The opinion of the court was delivered by: Honorable Janis L. Sammartino United States District Judge
ORDER: (1) ADOPTING REPORT AND RECOMMENDATION; (2) GRANTING RESPONDENT'S MOTION TO DISMISS; AND (3) DENYING CERTIFICATE OF THE STATE OF CALIFORNIA BOARD OF APPEALABILITY PAROLE HEARINGS; (ECF Nos. 9, 16)
Presently before the Court is Petitioner Donald Green's petition for writ of habeas corpus. (ECF No. 1.) Also before the Court are Respondent Matthew Cate's*fn1 motion to dismiss (ECF No. 9) and Magistrate Judge Jan M. Adler's report and recommendation advising the Court to grant Respondent's motion and dismiss the petition without prejudice to Petitioner bringing his claim under 42 U.S.C. § 1983 (R&R, ECF No. 16).
Federal Rule of Civil Procedure 72(b) and 28 U.S.C. § 636(b)(1) set forth a district court's duties in connection with a magistrate judge's report and recommendation. The district court must "make a de novo determination of those portions of the report to which objection is made," and "may accept, reject, or modify, in whole or in part, the findings or recommendations made by the magistrate judge." 28 U.S.C. § 636(b)(1); see also United States v. Raddatz, 447 U.S. 667, 673--76 (1980); United States v. Remsing, 874 F.2d 614, 617 (9th Cir. 1989). However, in the absence of timely objection, the Court "need only satisfy itself that there is no clear error on the face of the record in order to accept the report and recommendation." Fed. R. Civ. P. 72 advisory committee's note (citing Campbell v. U.S. Dist. Court, 501 F.2d 196, 206 (9th Cir. 1974)); see also United States v. ReynaTapia, 328 F.3d 1114, 1121 (9th Cir. 2003)("[T]he district judge must review the magistrate judge's findings and recommendations de novo if objection is made, but not otherwise.").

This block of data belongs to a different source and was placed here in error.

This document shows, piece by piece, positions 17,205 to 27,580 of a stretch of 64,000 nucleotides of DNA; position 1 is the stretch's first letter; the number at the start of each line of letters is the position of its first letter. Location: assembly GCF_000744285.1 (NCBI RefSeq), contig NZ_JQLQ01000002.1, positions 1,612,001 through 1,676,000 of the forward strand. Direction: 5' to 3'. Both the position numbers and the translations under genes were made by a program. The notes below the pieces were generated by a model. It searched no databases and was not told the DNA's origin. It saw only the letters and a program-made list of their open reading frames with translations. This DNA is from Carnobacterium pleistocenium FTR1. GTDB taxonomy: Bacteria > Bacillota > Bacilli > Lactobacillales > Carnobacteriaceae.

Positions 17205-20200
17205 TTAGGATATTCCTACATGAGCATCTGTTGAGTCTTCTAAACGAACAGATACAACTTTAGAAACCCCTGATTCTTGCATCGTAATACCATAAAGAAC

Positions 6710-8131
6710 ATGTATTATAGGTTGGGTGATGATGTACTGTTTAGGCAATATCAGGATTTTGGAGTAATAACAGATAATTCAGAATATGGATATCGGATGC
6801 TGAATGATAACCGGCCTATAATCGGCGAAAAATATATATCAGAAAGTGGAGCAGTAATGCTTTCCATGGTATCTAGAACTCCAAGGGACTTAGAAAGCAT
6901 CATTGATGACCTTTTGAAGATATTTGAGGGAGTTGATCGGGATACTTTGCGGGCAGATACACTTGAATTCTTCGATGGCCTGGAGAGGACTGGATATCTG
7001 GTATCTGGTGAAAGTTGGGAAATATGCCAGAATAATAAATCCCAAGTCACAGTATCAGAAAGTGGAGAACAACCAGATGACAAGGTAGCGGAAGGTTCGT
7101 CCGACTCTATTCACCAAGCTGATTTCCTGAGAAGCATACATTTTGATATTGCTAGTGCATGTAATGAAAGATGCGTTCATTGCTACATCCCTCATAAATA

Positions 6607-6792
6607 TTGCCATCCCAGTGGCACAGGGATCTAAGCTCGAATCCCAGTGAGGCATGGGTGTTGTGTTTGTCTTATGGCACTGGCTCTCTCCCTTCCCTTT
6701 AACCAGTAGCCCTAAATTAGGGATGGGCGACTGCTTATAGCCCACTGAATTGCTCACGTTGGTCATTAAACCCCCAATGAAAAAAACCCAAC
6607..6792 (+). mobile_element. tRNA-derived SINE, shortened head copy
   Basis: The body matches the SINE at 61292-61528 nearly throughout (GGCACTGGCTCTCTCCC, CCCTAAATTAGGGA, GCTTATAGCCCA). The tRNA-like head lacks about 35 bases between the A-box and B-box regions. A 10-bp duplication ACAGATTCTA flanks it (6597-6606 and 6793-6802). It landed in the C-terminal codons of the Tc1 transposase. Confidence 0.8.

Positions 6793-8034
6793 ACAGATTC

Here, Petitioner failed to timely object to Magistrate Judge Adler's report and recommendation. (See R&R 6 (ordering parties to file objections "not later than August 16, 2011").) Having reviewed the report and recommendation, the Court finds that it is thorough, well reasoned, and contains no clear error. Accordingly, the Court (1) ADOPTS Magistrate Judge Adler's report and recommendation, (2) GRANTS Respondent's motion to dismiss, and (3) DISMISSES the petition WITHOUT PREJUDICE to Petitioner bringing his claim under 42 U.S.C. § 1983.
The Court is obliged to determine whether a certificate of appealability should issue in this matter. See Fed. R. App. P. 22(b). A certificate of appealability is authorized "if the applicant has made a substantial showing of the denial of a constitutional right." 28 U.S.C. § 2253(c)(2). A petitioner satisfies this standard by showing that "reasonable jurists" would debate the Court's assessment of the constitutional claims. Slack v. McDaniel, 529 U.S. 473, 484 (2000). Where, as here, the petition is dismissed on procedural grounds, a certificate of appealability "should issue when the petitioner shows, at least,  that jurists of reason would find it debatable whether the petition states a valid claim of the denial of a constitutional right and  that jurists of reason would find it debatable whether the district court was correct in its procedural ruling." Id.
Here, the Court concludes that reasonable jurists would neither debate that the petition fails to state a valid constitutional claim nor debate the propriety of the Court's procedural ruling. Because Petitioner does not challenge the duration of his confinement, he fails to establish subject matter jurisdiction for federal habeas relief. See Ramirez v. Galaza, 334 F.3d 850, 859 (9th Cir. 2003) ("[H]abeas jurisdiction is absent, and a § 1983 action proper, where a successful challenge to a prison condition will not necessarily shorten the prisoner's sentence."). Moreover, Petitioner fails to allege facts to establish that he was deprived of his liberty interest in parole, see Roberts v. Hartley, 640 F.3d 1042, 1046 (9th Cir. 2011) (citing Swarthout v. Cooke, - U.S. -, 131 S. Ct. 859, 862 (2011)), and his contention that the state misapplied its own regulatory law is not a cognizable ground for federal habeas relief, see Estelle v. McGuire, 502 U.S. 62, 67--68 (1991). Accordingly, the Court DENIES a certificate of appealability.
This Order concludes the litigation in this matter. The Clerk shall close the ...